At the very end of the rope I found the west summit. I scooted up and lay on it—just big enough. I was quiet; it was a glorious moment. Then the bray of a burro, a strange raspy sound from far below tied me to the earthly world again, I remembered my duties and sat up to belay Don, who, on his steep belay was wondering what the hell I was doing. He was soon up with me and then congratulations were shouted up from Dave and Larry below. Don studied the route to the higher summit while I played out the fixed line. A moment to admire the great surrounding peaks under the alpine glow and then we rappelled, right into camp.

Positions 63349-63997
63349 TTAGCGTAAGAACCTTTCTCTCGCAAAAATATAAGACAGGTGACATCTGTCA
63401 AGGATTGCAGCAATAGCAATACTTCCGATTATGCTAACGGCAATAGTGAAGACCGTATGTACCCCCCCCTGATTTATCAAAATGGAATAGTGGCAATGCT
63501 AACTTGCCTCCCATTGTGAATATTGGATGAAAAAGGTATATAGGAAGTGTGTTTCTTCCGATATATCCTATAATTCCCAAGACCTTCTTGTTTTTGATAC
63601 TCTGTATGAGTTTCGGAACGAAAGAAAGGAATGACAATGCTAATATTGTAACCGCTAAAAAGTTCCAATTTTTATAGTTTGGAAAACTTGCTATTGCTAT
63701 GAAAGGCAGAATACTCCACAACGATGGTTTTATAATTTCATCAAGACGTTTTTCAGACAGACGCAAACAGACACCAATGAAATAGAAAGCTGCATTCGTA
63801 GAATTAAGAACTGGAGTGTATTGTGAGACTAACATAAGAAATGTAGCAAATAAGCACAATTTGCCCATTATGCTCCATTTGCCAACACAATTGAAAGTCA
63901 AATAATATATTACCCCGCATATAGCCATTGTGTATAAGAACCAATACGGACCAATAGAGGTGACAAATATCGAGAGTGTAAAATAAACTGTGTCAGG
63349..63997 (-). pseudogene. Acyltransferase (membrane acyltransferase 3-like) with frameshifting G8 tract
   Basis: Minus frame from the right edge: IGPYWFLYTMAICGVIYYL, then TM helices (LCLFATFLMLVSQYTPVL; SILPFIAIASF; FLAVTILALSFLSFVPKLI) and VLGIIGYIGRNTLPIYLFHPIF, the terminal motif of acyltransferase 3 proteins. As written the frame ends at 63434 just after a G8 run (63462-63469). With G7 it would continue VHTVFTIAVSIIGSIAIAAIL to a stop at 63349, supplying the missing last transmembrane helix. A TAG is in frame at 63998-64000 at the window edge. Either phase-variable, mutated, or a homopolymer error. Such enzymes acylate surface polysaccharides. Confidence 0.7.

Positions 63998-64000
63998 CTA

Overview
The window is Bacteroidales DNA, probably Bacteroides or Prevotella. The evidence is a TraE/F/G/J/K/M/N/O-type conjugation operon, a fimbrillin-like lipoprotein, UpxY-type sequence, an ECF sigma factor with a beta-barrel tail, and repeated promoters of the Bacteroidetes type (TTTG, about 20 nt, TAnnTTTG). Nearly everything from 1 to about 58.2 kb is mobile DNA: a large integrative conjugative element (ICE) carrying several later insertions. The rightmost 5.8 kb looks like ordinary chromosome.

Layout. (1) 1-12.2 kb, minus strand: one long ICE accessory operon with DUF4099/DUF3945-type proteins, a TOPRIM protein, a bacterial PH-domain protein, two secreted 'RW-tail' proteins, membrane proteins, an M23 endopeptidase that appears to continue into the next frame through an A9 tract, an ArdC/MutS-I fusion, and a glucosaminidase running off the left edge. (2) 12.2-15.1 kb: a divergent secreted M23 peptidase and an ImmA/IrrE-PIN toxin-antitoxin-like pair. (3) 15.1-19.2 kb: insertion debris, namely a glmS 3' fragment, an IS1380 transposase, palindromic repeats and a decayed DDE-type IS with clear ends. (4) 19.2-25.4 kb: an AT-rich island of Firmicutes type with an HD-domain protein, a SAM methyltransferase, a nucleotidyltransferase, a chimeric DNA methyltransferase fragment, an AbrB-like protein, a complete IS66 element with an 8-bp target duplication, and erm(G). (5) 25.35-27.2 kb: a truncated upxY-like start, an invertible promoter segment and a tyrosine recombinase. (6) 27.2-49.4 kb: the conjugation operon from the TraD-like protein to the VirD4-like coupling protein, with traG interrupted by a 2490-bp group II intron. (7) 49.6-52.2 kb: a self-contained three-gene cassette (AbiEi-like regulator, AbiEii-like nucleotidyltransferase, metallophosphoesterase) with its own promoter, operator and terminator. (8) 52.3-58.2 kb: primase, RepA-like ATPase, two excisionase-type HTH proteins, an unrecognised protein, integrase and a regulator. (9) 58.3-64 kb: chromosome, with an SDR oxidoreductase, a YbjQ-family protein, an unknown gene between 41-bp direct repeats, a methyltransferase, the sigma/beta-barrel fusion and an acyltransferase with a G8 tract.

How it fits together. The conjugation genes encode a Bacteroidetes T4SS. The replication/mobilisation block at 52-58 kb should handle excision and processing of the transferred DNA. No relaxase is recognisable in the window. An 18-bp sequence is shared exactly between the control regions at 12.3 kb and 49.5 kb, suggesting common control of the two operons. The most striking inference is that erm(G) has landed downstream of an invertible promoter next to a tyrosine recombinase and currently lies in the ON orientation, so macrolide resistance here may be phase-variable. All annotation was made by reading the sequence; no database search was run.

The next morning was bitterly cold and we reached the top of the fixed lines at the west summit thoroughly chilled, as the sun arose to warm us a little. Don and I now had less interest in this work; we felt we had climbed the mountain, and getting to the higher summit was a necessary but secondary achievement. Dave shouted up that he did not feel well enough to climb, leaving the three of us together again on a single rope. Don led out on a knife edge composed of the hard penitente snow under the left foot and the soft cornflakes under the right. He stopped at the end of the rope in a precarious place to belay. I moved up to him, then Larry came ahead, and because of the tangle of rope and the delicateness of our situation, he moved ahead. Larry had not led yet on the climb and Don and I had little idea of how well he could climb, but he went on with a gracefulness and assurance that both of us lacked that day. He carefully lowered himself off the ridge crest onto the steep slopes and led crabwise, cutting deep hand-and-footholds, across a vertical wall of snow to a rock outcrop. I climbed to him then down on rock to a ledge where I belayed both of them to me. Don and I were very cold. I had naively left our down jackets on the west summit, thinking things would warm up as the day progressed. But, after the burst of morning sun, it became windy and cloudy, on the verge of storm, perhaps the coldest day of the year. We took turns wearing Larry’s jacket. We rappelled down rock slabs and worked our way back to the ridge, where a succession of nightmarish leads took us teetering along the ridge to the summit, the snow under our right boots falling almost straight down into the Quebrada Cashan and the snow from our left falling into the Rajucolta. One spectacular lead of Don’s went 50 feet up a 70° riser of a step in the ridge. I led once, along the crest and then up a twelve-foot wall knocking three or four feet of lacy crystals off the ridge to the depth where there was enough solid snow to hold a foot. I expected to wash away into that dreaded exposure at any time. Our work was very slow and it was midafternoon when we reached the ridge high point, the summit. It too was narrow enough that we had to take turns, and the cold permitted only the briefest flag-flying and photo-taking; we had little interest in the view. We had passed the test of nerves and cold required of this summit and our main interest was getting off before dark.